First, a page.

by Dudley Raymond
(Frisco, Texas)

In college I worked as a chauffeur part time for two years. I had a friend who was quite the entrepreneur and had managed to purchase 2-60 inch stretch limousines. There were used but in the city we both went to school in, they were considered the best available. If you have the ability, and business sense, that is the better job to have, owning the cars and running the business.

For me, however that was not an option. So I was hired as the driver. It paid well plus most people gave generous tips, I made far more than I could have working a regular part time job or as a waiter. It required that I was flexible with my time to some degree as calls for service were not always predictable, although it was mostly Friday night and all day Saturday and most of Saturday night. One of the more enjoyable times, was quite a few people would book the car in December to look at Christmas lights. Which was particularly helpful as I needed additional money towards the beginning of the new semester as well as at Christmas time?

Generally a limousine ride is associated with celebration or fun, so other than a few rude customers most everyone is in a good mood and treats you well. The times are flexible and for the most part are outside of class time. There are times when you waiting for the client and you are able to rest or study. If you work at the company long enough, you are able to meet famous people, as well as people who struggled to scrape together enough money to rent the car for a special occasion. Everyone is trying to have a special time and if you have the right attitude you can be a part of making fond memories for people. I was able to meet professional wrestlers, singers that were on the charts, performers of yesteryear who are trying to make it to retirement, partiers for the night, people celebrating an anniversary or making a marriage proposal that night, and more wedding couples than I can count.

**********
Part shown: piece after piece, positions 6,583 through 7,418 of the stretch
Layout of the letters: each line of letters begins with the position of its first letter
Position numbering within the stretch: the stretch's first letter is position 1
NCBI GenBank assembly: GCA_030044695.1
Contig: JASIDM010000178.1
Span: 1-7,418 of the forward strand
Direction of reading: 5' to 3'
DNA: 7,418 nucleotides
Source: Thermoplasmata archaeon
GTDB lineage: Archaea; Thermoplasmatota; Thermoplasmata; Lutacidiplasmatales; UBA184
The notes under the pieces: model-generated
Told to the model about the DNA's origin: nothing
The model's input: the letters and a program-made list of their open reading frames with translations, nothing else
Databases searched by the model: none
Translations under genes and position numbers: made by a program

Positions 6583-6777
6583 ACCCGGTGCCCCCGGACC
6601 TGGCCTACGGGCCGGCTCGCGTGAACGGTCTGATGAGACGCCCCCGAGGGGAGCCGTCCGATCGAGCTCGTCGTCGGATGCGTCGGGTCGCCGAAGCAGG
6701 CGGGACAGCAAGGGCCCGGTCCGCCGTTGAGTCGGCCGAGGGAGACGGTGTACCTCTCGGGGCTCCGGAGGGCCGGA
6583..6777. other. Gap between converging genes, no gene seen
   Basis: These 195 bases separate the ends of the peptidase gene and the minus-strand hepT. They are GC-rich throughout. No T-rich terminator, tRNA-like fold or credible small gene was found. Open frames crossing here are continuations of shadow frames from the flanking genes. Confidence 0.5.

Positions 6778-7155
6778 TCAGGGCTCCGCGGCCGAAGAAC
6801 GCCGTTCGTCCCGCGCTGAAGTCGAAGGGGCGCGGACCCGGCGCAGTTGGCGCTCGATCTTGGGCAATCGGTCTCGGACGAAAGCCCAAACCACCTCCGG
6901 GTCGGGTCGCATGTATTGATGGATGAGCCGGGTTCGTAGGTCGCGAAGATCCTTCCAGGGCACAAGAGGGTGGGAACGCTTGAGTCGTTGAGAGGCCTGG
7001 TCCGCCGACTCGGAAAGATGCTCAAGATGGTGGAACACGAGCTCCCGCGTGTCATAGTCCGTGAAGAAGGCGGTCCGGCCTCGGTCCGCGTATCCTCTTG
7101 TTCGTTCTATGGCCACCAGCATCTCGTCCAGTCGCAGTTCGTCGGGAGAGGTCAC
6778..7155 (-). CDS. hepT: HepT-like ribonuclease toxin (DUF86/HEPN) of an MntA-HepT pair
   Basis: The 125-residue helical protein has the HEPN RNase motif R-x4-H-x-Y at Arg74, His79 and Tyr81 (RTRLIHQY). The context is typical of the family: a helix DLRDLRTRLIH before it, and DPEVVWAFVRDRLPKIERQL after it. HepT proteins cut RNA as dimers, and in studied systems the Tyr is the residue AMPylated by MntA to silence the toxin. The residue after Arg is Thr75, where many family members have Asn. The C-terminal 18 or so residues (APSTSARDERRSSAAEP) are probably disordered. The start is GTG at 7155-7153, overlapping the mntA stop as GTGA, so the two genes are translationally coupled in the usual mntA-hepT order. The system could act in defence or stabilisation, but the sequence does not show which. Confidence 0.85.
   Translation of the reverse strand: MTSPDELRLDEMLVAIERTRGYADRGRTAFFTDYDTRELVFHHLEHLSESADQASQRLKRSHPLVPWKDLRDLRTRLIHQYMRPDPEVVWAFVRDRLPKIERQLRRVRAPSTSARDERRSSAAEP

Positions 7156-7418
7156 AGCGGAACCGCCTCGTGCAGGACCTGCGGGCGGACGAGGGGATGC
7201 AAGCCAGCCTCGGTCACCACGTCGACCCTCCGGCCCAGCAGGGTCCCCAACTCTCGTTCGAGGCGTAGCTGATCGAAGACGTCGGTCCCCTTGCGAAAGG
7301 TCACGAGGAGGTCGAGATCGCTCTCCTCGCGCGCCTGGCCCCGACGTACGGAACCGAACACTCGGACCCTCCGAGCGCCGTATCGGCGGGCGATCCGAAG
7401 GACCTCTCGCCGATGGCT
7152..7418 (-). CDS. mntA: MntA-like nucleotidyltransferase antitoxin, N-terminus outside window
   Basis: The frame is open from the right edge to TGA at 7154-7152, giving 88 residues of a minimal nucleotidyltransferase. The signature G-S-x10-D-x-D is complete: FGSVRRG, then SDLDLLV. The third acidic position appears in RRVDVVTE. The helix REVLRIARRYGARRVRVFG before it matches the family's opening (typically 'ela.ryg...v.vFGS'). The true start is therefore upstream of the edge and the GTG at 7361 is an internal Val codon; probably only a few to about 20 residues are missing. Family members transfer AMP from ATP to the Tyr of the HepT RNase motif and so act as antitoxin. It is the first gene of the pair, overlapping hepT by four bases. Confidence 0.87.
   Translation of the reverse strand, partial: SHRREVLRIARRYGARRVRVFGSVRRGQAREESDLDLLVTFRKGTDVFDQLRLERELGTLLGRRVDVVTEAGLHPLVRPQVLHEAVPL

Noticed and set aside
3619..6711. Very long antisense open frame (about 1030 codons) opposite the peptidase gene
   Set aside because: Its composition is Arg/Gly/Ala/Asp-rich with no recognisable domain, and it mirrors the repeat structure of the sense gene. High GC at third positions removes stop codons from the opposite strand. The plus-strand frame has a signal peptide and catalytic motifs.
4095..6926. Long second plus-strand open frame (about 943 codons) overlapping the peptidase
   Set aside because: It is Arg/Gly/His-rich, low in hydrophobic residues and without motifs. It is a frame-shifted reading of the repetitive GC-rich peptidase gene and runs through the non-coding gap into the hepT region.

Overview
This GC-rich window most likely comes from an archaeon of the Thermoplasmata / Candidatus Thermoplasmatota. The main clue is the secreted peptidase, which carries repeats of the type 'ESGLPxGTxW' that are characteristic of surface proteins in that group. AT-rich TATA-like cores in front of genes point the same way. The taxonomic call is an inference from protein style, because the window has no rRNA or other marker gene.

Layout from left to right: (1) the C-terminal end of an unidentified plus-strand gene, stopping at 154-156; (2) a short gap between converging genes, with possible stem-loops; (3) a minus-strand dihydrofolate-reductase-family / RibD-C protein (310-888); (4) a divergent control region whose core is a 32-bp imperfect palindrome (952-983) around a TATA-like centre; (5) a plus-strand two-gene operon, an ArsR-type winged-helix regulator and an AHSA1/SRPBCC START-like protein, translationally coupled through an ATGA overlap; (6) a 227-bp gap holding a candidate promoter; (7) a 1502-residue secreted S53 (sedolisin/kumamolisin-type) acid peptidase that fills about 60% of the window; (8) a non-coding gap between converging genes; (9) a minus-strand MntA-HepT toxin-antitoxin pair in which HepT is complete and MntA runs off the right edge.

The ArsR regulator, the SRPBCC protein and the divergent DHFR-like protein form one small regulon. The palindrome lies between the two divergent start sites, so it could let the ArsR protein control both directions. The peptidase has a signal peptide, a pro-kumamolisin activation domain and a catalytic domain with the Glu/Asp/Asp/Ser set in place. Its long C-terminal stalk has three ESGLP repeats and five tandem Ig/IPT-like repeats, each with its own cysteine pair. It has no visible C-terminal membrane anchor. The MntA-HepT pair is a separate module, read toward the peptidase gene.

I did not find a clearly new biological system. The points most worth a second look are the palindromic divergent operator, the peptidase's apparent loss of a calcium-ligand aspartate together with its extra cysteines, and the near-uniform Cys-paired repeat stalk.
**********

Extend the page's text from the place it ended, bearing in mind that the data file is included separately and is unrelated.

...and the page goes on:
It’s a pleasant job, with flexible hours that pays well, what more does a student need…

Thanks Dudley for sharing your student job experience as a Chauffeur. I love it - flexible hours outside of class time, good pay. Your point about attitude is important - help create fond memories for people. Best of luck to you.

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Keeping the Coop

by Elizabeth Linderberry
(Deer Lodge, Montana, USA)

The most unusual student job I held during my undergraduate years was as a chicken sitter. I was able to work this job during the academic year, as well as during breaks and the summer sessions.

I had no experience with farm animals other than a petting zoo. I found that I needed some extra cash for fees and books so I began to scour the want ads for part time work. I found this farmer who did not have a lot of money to spare for help, but had many chores that needed to be done.